Monday, July 22, 2024

“Hostile architecture” similar to these MBTA armrests that drew attention to the issue will be removed where possible from city-owned benches, according to a staff report to the City Council. (Photo: Marc Levy)

Pausing Porter bicycle lanes

City Council, 5:30 p.m. Monday. No question, the big topic of the week is a request by councillor Paul Toner to stop the “quick build” of bike lanes through Porter Square and instead have the work be included with a longer stretch of Massachusetts Avenue. The order calls for construction after a median strip and overhead trolley wires are removed. Another by Toner wants those superfluous MBTA catenary wires gone as soon as possible, even if the city needs to do the removal alone – and makes bike-lane construction reliant on it. Mayor Sumbul Siddiqui sent a letter Thursday to agency general manager Steve Poftak urging “immediate arrangements” to take down the wires on Massachusetts Avenue between Roseland and Beech streets “to support critical bike improvements while we continue to work together” on clearing away the full catenary system. 

There’s an order to get 205 Western Ave., the Cambridge Health Alliance’s former Riverside Health Center, in shape for use as a mental and behavioral youth and family health services facility run by the Cambridge Community Center. It could be good news for the CCC, which got zoning relief for the property back in 2019; a project called the Holistic Emergency Alternative Response Team that hoped to use the site for its own work said it was “thrilled” for the Cambridge Community Center was looking at other options. And former city councillor Craig Kelley returns with a petition for more “publicly accessible, privately owned” electric car charging stations, called the Transportation De-Carbonization and Congestion-Mitigation Bill.

The city manager will convey a request from the Planning Board on the matter of allowing multifamily housing in all zoning districts – namely that three discussions have come up with plenty of ideas, but there is a need for “specific policy objectives” to help refine them. Also, city staff have a response to councillors opposed to “hostile architecture” that’s used to keep people – specifically the unhoused – from getting comfortable in public: A survey of all 600-plus city-owned benches is underway to eliminate bars that are supposed to be armrests but serve little purpose except to be unwelcoming.

The council meets at City Hall, 795 Massachusetts Ave., Central Square. Televised and watchable by Zoom video conferencing.

Jobs for the ‘Green New Deal’

Health & Environment Committee, 11 a.m. to 1 p.m. Tuesday. This committee run by city councillor Patty Nolan will talk about adding a section on “green jobs” to the municipal code, part of a Green New Deal for the city proposed by councillor Quinton Zondervan. The committee meets at City Hall, 795 Massachusetts Ave., Central Square. Televised and watchable by Zoom video conferencing.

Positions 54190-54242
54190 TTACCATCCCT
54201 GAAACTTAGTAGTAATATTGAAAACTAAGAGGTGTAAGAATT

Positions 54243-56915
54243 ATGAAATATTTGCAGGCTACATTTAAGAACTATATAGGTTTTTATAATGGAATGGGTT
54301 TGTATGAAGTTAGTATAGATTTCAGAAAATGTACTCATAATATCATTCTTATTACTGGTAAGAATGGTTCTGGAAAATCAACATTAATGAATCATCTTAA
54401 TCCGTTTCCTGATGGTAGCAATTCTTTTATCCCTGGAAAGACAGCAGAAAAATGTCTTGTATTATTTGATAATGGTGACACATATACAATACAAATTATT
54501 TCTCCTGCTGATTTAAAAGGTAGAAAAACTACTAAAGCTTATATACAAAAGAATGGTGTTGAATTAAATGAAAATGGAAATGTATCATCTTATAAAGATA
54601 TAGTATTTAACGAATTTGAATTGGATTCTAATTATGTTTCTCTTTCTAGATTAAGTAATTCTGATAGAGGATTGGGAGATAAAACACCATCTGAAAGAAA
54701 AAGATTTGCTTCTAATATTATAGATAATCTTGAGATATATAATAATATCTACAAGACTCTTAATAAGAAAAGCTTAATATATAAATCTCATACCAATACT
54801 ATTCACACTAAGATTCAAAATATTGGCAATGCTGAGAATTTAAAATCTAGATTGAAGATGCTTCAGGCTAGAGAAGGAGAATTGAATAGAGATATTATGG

More on bike infrastructure

Porter Square Cycling Safety Ordinance community meeting, 6 to 8 p.m. Tuesday. City staff will talk online about changes to Massachusetts Avenue from Beech to Roseland streets in Porter Square as part of the Cycling Safety Ordinance.

Sexual misconduct policy 

School Committee, 6 p.m. Tuesday. This meeting sees discussion of an updated Title IX/Sexual Misconduct Policy for the district that follows years of high schoolers speaking out about “troubling levels of sexual harassment and assault.” The consent agenda includes a recommendation for non-participation in the state’s school choice program, which would mean declining students from outside the district for pay. (There’s also a special meeting at noon with a Massachusetts Association of School Committees training session on how to evaluate the superintendent of schools. It can be watched by Zoom.) The committee meets in the Dr. Henrietta S. Attles Meeting Room at Cambridge Rindge and Latin School, 459 Broadway, Mid-Cambridge. The 6 p.m. meeting is televised and watchable by Zoom video conferencing.

Rules of the of City Council

Government Operations, Rules & Claims Committee, 10 a.m. to noon Thursday. This committee run by Vice Mayor Alanna Mallon will meet to discuss potential changes to the rules of the City Council. The committee meets at City Hall, 795 Massachusetts Ave., Central Square. Televised and watchable by Zoom video conferencing.

Overview of the Open Space Plan

Pedestrian Committee, 6 to 8 p.m. Thursday. Get a pedestrian’s view of the city’s Open Space Plan during an hourlong talk by Lev McCarthy and Gary Chan, neighborhood planners with the Community Development Department. Watchable by Zoom video conferencing.

North Charles addiction clinic

Board of Zoning Appeal, 6 to 11:30 p.m. Thursday. North Charles, a non-medical counseling center for people with addiction issues, goes before the board for a vote that could determine its future in Cambridge. The center is at 54 Washburn Ave., in North Cambridge at the Somerville line, where some neighbors have opposed the presence of the facility and expressed concern about its patients. Litigation over use of the property begun in 2015 remains on hold pending the outcome of the BZA hearing. This isn’t the first time residents have tried to get North Charles removed, despite no record of its patients causing disruption or committing crimes in the neighborhood – and despite Cambridge priding itself on being a progressive community that fights for the disadvantaged, clinic officials say. Watchable by Zoom video conferencing.

This post was updated April 25, 2022, with comment from the Heart project about the building at 205 Western Ave., Riverside. It was updated April 28, 2022, to correct the time of a meeting that had been posted in error by the city.